02-12-2011, 07:30 PM
Todd...That's great...I am now in the middle of "The Rise of Theodore Roosevelt." It is the first in a trilogy, the next is "Theodore Rex" and the final is "Colonel Roosevelt".. Then will start the new Mantle Book called "The Last Boy - Mickey Mantle and the end of Americas Childhood"...Should end the Winter with Anthony Beevor's "Stalingrad- the Fateful Siege: 1942-1943". "Revolutionaries - and the invention of America" by Jack Rakove.....and finally Bill Sloan's , "The Ultimate Battle - Okinawa 1945. "Leviathan" was great as it now gave me a great history of whaling.... "Atlantic" was ok...good geology and history of the use of the Atlantic and did cover some of the fishing grounds I did not even know existed off the coast of South America....similar to our Georges Bank. Loved "Winston's War", information you just can't get from the usual WW2 book especially about the strengths and weaknesses of the personalities of the Allied leaders....Didn't know that FDR had had enough of him and the indecisions of the UK military leaders (Brooke et al) still understandably shell shocked from WW1. Churchill's work ethic was monumental... incredible energy.
02-13-2011, 04:22 AM
I've also read Leviathan. When they mentioned the winter strorm washing the sheep off of the island I started thinking of the southway....
How about 1421 the year China discovered America? The author makes a pretty sound case.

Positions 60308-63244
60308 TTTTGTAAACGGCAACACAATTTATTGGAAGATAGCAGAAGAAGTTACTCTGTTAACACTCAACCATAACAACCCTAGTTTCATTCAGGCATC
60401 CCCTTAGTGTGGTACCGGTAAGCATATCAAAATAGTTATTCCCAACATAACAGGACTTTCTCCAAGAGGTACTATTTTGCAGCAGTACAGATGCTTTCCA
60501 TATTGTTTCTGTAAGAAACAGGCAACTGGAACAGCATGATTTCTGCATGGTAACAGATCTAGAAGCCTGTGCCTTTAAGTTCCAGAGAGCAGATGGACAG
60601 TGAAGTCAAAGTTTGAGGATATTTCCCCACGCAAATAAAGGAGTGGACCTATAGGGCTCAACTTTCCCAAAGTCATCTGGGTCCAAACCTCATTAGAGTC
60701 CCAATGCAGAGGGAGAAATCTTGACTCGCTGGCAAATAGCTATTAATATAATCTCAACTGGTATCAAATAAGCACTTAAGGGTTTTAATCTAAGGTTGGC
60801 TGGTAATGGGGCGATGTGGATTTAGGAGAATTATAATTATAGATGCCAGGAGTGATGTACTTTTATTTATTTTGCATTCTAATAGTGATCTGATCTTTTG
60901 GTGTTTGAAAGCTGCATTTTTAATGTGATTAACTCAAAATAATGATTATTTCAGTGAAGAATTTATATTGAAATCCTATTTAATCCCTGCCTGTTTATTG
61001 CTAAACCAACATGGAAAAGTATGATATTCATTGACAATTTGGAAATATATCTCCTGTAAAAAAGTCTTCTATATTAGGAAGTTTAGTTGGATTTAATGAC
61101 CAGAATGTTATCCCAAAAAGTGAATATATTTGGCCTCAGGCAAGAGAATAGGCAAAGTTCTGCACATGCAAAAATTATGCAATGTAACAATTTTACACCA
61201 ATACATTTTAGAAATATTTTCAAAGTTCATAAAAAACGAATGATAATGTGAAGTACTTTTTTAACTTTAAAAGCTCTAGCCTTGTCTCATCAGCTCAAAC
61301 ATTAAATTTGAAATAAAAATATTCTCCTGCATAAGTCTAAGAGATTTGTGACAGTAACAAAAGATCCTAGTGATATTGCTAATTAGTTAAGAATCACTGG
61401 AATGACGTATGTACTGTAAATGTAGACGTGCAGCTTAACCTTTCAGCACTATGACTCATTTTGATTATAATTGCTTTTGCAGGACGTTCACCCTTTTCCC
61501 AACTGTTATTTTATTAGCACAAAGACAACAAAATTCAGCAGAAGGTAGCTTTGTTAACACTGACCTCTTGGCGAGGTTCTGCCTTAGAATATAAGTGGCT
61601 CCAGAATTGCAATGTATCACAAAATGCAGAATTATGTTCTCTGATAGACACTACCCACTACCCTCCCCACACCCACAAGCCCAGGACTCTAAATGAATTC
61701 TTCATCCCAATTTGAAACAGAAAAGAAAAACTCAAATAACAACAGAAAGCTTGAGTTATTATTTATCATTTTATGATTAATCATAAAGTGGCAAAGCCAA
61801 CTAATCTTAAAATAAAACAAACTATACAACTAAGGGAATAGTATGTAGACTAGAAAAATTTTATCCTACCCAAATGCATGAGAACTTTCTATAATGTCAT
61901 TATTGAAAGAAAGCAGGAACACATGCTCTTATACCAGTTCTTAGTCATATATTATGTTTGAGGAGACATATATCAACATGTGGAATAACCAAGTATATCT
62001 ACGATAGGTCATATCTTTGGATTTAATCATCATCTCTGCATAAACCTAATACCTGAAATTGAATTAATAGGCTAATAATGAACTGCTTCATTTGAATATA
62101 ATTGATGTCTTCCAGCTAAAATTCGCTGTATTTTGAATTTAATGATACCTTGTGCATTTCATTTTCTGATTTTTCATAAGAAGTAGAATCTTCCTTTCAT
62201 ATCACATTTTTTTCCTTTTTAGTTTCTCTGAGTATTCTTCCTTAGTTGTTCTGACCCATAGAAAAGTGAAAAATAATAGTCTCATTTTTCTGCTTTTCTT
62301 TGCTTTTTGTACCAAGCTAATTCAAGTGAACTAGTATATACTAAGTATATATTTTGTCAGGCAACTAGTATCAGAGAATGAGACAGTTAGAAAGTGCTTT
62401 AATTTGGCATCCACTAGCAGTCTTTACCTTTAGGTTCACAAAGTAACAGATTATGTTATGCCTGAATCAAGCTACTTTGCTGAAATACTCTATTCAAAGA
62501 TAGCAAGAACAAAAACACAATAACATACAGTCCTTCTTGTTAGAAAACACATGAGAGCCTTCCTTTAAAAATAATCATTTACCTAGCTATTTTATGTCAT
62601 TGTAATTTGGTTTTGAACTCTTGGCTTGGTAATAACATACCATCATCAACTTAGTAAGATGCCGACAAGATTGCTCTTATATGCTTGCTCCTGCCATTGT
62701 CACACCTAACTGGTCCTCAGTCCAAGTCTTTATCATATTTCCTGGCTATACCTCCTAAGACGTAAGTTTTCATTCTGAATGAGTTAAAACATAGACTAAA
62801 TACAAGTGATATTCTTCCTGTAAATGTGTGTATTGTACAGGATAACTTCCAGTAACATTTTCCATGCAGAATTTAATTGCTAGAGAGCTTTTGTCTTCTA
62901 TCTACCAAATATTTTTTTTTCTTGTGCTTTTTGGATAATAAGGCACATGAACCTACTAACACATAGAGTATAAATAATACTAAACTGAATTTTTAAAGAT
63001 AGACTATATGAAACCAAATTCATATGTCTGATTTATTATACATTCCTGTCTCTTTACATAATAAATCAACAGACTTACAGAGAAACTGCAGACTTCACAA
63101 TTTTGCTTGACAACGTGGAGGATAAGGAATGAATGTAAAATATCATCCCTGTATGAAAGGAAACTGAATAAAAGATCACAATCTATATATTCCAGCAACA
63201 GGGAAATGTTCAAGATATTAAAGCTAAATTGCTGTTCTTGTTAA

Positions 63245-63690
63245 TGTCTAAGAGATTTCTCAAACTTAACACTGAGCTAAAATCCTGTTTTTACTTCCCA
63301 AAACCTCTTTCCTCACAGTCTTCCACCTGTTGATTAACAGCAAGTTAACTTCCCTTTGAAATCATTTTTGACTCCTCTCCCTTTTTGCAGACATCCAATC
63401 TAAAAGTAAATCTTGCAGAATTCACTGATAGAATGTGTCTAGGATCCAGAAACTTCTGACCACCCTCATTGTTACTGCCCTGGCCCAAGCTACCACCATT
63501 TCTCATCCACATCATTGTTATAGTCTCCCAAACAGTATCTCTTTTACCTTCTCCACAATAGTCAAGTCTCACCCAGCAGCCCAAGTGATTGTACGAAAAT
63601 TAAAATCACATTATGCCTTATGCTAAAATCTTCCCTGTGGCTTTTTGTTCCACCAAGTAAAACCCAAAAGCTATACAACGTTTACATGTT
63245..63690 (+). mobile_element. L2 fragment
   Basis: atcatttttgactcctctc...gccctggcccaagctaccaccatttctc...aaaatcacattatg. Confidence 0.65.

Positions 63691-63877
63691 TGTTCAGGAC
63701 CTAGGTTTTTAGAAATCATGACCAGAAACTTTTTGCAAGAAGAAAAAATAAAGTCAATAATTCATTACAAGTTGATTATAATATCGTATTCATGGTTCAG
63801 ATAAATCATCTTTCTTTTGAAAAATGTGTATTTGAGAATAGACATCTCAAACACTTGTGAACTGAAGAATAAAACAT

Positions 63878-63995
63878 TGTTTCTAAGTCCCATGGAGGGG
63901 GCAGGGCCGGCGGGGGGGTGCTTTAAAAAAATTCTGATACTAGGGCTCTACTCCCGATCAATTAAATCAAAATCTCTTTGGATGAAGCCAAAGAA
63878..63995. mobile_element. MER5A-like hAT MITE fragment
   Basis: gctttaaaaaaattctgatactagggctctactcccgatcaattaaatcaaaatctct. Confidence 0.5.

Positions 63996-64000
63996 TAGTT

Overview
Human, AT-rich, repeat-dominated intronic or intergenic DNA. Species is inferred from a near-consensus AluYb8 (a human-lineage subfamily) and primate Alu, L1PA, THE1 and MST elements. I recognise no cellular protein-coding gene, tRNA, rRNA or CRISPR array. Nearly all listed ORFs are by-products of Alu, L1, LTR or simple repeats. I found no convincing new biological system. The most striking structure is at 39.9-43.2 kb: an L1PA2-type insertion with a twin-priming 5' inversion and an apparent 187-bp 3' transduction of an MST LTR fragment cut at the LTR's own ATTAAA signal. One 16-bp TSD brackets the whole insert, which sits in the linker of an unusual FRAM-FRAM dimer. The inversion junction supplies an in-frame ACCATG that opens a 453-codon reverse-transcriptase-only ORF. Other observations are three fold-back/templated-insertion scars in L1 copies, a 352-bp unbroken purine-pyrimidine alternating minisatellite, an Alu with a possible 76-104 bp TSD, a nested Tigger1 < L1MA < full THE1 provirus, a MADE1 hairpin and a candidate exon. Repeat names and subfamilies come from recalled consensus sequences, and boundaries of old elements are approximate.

02-17-2011, 07:05 PM
1421 and the sequel to it, 1434, were both very interesting and well documented.
I particularly liked the map of the world before Columbus "discovered" the New World -- it shows an accurate map of the land beneath the ice in the Artic and Antartic. Global warming had to have occurred in the relatively recent past for them to have made the maps, and we know the Vikings were farming in Greenland until the Little Ice Age happened. Anyways, this map intrigued me because it gave a good reason for the British and French to keep looking for a Northwest Passage -- at one time you could sail across the top of Canada.
02-18-2011, 08:02 AM
I'm in the middle of "true compass" right now which is Ted Kennedy's auto-biography. Fascinating book, with great descriptions of the Cape in the 40's.
"In the Heart of the Sea" is awesome, talks about the sinking of the ACK whaleship Essex. "Dances with Trout" is always awesome. Just finished "On the Run" which tracks the fall bass run from Maine to NC. Even with an entire book I still don't understand it haha.
02-20-2011, 05:39 PM
For those who do not mind a book with a scientific/technical bent, but who also enjoy a good read, I would recommend these two books: Neil Shubin, Your Inner Fish - A Journey into the 3.5 Billion-Year History of the Human Body and Bernd Heinrich, The Mind of the Raven. I found it hard to put either book down after starting to read them.
02-21-2011, 07:49 AM
For some (mostly) lighthearted insights into the industry and especially any "would be" rock and roll stars out there, I can thoroughly recomend Keith Richards autobiography "Life".